Agroecology Knowledge Hub

Responsible governance: sustainable food and agriculture requires responsible and effective governance mechanisms at different scales – from local to national to global

Agroecology calls for responsible and effective governance to support the transition to sustainable food and agricultural systems. Transparent, accountable and inclusive governance mechanisms are necessary to create an enabling environment that supports producers to transform their systems following agroecological concepts and practices. Successful examples include school feeding and public procurement programmes, market regulations allowing for branding of differentiated agroecological produce, and subsidies and incentives for ecosystem services.

Land and natural resources governance is a prime example. The majority of the world’s rural poor and vulnerable populations heavily rely on terrestrial and aquatic biodiversity and ecosystem services for their livelihoods, yet lack secure access to these resources. Agroecology depends on equitable access to land and natural resources – a key to social justice, but also in providing incentives for the long-term investments that are necessary to protect soil, biodiversity and ecosystem services.

Agroecology is best supported by responsible governance mechanisms at different scales. Many countries have already developed national level legislation, policies and programmes that reward agricultural management that enhances biodiversity and the provision of ecosystem services. Territorial, landscape and community level governance, such as traditional and customary governance models, is also extremely important to foster cooperation between stakeholders, maximising synergies while reducing or managing trade-offs.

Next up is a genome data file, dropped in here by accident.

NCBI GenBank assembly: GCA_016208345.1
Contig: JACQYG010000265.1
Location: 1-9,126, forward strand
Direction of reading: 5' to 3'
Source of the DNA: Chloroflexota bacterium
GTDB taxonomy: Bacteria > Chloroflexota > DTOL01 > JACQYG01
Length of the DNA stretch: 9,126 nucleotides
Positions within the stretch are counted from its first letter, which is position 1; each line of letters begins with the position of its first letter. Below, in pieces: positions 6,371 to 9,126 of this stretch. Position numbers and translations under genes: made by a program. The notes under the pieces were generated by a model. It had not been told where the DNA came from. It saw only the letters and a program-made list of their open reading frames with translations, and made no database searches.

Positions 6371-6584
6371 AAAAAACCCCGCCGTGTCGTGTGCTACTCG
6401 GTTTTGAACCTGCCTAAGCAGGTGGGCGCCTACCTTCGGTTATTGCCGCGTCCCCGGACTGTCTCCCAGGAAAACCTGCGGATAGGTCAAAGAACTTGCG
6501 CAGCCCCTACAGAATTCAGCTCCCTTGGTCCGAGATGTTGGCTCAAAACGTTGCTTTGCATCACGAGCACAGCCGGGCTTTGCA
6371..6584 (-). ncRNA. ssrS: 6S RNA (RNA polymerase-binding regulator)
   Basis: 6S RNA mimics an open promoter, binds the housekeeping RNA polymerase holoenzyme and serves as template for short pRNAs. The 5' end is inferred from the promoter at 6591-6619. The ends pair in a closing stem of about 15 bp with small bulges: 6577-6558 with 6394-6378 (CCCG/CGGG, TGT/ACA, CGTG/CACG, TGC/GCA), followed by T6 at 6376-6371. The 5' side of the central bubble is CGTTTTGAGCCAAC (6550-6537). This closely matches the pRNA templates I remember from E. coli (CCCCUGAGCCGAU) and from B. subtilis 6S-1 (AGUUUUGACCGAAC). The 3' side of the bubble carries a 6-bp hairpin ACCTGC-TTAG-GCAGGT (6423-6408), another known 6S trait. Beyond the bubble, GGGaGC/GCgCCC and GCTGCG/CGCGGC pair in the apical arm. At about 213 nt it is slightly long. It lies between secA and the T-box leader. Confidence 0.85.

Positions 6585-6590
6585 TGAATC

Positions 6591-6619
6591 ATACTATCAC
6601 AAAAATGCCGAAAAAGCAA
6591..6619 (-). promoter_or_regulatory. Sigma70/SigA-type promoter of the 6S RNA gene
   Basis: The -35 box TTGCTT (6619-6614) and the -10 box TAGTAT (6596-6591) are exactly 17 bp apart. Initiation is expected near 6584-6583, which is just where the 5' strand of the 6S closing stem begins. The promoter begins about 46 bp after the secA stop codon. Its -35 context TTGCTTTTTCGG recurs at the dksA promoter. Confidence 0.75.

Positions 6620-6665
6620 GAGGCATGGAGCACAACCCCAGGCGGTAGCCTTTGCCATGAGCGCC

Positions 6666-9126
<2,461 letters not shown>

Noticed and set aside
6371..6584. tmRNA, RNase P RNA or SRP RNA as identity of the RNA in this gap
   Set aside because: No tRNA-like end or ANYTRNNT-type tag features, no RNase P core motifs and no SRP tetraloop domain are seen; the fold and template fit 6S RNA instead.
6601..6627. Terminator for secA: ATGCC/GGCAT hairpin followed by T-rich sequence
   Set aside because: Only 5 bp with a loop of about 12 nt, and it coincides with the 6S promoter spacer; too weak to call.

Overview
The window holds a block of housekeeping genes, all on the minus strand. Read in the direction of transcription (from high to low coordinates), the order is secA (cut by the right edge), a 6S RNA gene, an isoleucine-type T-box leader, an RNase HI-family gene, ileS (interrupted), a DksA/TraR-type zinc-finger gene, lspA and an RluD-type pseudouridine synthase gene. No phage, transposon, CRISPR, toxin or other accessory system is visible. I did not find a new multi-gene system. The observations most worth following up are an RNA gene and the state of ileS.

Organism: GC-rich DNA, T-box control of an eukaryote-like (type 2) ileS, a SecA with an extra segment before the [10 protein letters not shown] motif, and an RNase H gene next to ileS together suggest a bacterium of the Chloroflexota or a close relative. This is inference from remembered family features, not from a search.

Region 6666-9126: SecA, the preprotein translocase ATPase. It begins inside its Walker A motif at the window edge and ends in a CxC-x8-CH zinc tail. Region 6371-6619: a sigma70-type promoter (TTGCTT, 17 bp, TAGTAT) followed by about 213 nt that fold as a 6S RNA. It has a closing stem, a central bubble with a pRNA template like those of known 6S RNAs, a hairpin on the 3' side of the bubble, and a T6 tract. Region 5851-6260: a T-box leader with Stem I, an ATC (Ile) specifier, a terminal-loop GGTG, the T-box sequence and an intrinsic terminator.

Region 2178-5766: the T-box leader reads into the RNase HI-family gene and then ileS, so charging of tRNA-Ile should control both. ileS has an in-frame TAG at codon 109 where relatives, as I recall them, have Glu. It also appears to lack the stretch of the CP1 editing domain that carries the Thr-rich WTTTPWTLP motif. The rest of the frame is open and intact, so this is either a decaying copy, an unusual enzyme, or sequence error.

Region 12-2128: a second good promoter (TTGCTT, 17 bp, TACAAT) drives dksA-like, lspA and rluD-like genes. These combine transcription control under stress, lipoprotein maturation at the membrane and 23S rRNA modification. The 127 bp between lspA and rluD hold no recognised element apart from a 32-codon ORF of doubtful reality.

The emerging food sovereignty paradigm offers a viable alternative for food, farming and well−being in terraced landscapes and the territories they are embedded in. This paper first defines ‘food sovereignty’ and briefly describes the origins and history of this policy framework for food and agriculture. The second part of this...
Journal article
For many years, La Vía Campesina and GRAIN have been telling the world about how the agroindustrial food system causes half of all greenhouse gas emissions. But the world's governments are refusing to face these problems head on, and the Paris Summit in December is approaching without any effective commitment...
The High Level Panel of Experts for Food Security and Nutrition (HLPE) is the science-policy interface of the Committee on World Food Security (CFS). In October 2014, the CFS requested the HLPE to prepare a study on Sustainable forestry for food security and nutrition. The present document is the response...
The Senate in the Philippines has approved a bill recognizing Participatory Guarantee Systems (PGS) and amending the current legal framework for organic agriculture in the country. PGS are locally focused quality assurance systems of organic products certification which small farmers can afford, and which provides access to healthy and safe...
The Municipality of Rosario, Argentina, is growing an agroecology program for a healthier, more resilient city. Rosario's urban agriculture program has sparked citywide remediation of vacant land for sustainable and healthy food production and increased climate resilience. Rosario is the 2020-2021 Grand prize winner of the World Resource Institute Ross Center...
« Previous 1 2 3 4 5 ... 79